Glyndebourne is an English country house in West Sussex which hosts its opera festival every summer. It has been on my social radar for such a long time. I was beyond giddy to finally nab tickets to a performance. It meant sneaking away from work early to attend – shimmying into my satin gown and jewelry in the office toilets and then slinking off to catch a midday train from Victoria Station. But the journey just added to the thrill of appearing at one of England’s most distinguished and elegant affairs.
The London artistic community was out in droves, promenading the grounds before the performance. A porter assembled our table on the lawn and we tucked into our hamper for a few glasses of fizz, then ambled coolly through the landscaped gardens.
The opera was an incredible contemporary production of Rameau’s French baroque Hippolyte et Aricie – a vividly choreographed Greek drama. The towering scale of the stage production dwarfed me in the third row – stunning and overwhelming. The music was breathtaking, the dancers mesmerizing, and the characters occasionally humorous. I watched with rapt attention every little flick of the conductor’s baton – sometimes he abandoned it altogether and just directed with his hands.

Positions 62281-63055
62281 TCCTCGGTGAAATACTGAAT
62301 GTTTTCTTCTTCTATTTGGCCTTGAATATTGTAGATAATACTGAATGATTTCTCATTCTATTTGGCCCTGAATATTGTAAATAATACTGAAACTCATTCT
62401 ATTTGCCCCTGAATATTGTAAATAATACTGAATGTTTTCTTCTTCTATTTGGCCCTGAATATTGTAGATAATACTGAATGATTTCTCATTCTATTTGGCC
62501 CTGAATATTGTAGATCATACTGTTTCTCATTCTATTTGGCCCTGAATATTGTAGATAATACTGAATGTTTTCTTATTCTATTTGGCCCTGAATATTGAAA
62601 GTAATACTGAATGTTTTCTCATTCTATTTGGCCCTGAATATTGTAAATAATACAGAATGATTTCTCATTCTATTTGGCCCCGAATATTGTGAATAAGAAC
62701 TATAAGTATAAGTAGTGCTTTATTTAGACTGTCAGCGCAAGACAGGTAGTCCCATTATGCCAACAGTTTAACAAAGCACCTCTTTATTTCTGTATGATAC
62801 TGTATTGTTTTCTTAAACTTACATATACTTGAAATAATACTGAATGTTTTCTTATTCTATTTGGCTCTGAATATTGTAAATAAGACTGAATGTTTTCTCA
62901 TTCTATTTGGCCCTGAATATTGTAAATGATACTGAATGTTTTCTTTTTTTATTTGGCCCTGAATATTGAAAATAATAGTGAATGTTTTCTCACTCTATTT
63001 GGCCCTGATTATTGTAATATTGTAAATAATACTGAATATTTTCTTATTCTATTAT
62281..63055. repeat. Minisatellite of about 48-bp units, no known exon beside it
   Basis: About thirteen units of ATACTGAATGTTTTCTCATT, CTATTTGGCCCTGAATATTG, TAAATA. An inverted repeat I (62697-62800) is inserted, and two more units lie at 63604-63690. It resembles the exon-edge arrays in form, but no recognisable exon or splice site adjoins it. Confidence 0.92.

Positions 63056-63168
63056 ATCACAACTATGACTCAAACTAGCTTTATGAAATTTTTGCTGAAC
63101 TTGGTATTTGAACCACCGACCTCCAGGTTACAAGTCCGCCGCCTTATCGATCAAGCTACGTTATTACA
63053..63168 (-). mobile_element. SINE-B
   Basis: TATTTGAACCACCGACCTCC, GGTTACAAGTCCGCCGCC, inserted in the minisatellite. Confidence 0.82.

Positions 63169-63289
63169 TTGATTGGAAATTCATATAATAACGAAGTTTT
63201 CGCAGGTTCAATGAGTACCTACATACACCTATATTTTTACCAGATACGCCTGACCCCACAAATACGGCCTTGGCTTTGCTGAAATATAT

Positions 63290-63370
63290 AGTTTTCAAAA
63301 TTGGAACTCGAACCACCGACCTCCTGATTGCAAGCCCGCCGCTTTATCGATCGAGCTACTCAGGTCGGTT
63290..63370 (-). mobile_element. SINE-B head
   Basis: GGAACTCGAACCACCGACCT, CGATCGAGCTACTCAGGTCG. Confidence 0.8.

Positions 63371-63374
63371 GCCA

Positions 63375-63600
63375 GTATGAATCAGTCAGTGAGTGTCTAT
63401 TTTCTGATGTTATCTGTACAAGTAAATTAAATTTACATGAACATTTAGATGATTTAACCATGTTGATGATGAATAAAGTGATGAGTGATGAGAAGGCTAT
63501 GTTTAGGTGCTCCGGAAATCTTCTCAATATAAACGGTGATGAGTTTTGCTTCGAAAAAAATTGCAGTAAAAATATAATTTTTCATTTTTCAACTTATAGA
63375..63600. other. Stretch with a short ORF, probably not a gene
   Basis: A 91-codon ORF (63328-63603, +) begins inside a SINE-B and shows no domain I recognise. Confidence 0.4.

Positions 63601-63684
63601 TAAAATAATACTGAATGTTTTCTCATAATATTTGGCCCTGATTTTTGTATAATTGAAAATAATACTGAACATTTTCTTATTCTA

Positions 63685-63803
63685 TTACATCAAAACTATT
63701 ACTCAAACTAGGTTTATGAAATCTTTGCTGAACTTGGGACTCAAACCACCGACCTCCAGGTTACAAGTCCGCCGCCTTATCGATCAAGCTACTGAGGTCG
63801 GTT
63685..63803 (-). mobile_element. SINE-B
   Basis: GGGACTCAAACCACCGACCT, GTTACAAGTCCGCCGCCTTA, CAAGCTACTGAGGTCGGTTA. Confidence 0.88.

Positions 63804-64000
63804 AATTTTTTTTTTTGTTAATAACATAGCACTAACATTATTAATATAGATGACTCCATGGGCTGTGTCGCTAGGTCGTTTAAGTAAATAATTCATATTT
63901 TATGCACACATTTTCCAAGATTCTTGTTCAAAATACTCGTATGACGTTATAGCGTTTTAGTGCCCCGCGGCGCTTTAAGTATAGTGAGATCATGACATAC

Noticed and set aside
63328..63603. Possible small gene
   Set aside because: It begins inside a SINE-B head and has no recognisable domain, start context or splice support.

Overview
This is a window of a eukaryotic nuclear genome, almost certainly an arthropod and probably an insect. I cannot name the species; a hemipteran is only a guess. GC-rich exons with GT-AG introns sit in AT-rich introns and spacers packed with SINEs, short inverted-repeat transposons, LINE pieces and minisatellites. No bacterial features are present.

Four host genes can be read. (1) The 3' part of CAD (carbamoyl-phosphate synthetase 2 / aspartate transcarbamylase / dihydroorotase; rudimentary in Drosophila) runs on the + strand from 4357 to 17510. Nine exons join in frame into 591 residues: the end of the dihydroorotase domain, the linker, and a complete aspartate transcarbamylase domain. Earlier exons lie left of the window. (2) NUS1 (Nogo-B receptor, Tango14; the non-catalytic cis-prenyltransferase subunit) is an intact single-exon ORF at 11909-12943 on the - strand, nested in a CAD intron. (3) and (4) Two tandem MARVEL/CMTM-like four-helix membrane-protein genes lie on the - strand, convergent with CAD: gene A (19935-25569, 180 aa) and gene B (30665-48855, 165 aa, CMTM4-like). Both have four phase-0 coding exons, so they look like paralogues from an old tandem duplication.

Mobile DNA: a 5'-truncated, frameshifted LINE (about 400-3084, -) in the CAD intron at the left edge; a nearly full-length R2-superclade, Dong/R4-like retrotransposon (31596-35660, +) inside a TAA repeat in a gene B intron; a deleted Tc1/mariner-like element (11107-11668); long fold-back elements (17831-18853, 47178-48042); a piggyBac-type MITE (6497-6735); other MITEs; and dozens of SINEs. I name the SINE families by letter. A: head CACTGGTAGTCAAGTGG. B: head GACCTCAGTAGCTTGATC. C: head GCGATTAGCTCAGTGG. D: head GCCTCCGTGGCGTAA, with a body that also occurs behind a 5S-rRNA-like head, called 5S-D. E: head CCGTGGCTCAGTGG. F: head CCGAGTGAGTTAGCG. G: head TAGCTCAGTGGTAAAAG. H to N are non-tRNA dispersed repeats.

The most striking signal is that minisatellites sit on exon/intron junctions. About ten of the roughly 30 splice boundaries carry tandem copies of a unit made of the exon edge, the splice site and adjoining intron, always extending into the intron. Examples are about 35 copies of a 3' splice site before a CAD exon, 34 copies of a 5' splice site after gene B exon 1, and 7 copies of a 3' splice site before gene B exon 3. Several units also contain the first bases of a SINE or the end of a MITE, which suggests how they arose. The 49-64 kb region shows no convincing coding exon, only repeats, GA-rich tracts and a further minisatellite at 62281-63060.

By the interlude, I was dizzy with operatic fervor… or maybe it was the champagne, or perhaps hunger. In whichever case, we retired to the lawn to dine on our Leith’s-catered picnic supper.
Heading back inside for the final acts, I couldn’t help feeling like my evening at Glynebourne went by far too quickly! Its luxurious atmosphere embodies the epitome of civilized and cultured English tradition. This goes down as one of my favorite opera moments.